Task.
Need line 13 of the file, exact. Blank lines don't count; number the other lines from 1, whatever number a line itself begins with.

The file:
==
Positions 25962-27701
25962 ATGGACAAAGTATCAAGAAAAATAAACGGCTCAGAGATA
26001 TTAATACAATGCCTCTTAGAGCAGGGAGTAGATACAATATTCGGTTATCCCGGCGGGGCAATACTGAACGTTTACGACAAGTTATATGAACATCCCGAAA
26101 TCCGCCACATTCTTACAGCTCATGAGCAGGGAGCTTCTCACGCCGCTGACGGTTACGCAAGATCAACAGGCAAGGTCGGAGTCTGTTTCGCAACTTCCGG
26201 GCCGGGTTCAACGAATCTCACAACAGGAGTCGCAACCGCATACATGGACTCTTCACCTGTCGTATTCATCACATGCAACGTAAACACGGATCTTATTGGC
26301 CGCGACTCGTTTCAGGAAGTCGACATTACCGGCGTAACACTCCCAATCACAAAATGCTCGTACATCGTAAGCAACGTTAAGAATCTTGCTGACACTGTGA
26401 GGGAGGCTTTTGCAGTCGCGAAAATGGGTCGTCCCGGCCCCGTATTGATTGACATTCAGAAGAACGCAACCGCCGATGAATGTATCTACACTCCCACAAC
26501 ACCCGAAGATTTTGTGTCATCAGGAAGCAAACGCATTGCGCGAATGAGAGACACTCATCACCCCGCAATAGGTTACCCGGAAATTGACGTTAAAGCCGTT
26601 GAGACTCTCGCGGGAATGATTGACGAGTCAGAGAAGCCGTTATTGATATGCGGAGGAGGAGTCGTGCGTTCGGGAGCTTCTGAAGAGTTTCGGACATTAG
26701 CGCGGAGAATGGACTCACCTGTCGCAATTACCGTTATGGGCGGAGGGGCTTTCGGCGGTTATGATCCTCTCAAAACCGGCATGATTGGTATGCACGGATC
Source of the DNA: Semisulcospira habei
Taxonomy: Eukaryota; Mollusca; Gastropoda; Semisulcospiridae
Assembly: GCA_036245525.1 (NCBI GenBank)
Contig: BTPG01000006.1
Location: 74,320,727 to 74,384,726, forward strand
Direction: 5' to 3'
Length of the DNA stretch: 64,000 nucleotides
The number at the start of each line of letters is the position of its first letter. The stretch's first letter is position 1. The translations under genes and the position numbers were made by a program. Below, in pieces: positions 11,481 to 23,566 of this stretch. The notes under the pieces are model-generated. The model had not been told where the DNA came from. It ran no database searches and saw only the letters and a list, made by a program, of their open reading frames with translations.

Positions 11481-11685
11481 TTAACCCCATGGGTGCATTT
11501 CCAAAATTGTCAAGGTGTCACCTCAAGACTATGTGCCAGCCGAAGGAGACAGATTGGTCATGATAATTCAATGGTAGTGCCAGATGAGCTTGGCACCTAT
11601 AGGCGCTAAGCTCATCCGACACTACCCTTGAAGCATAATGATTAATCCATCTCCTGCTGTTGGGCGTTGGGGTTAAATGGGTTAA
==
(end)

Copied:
Assembly: GCA_036245525.1 (NCBI GenBank)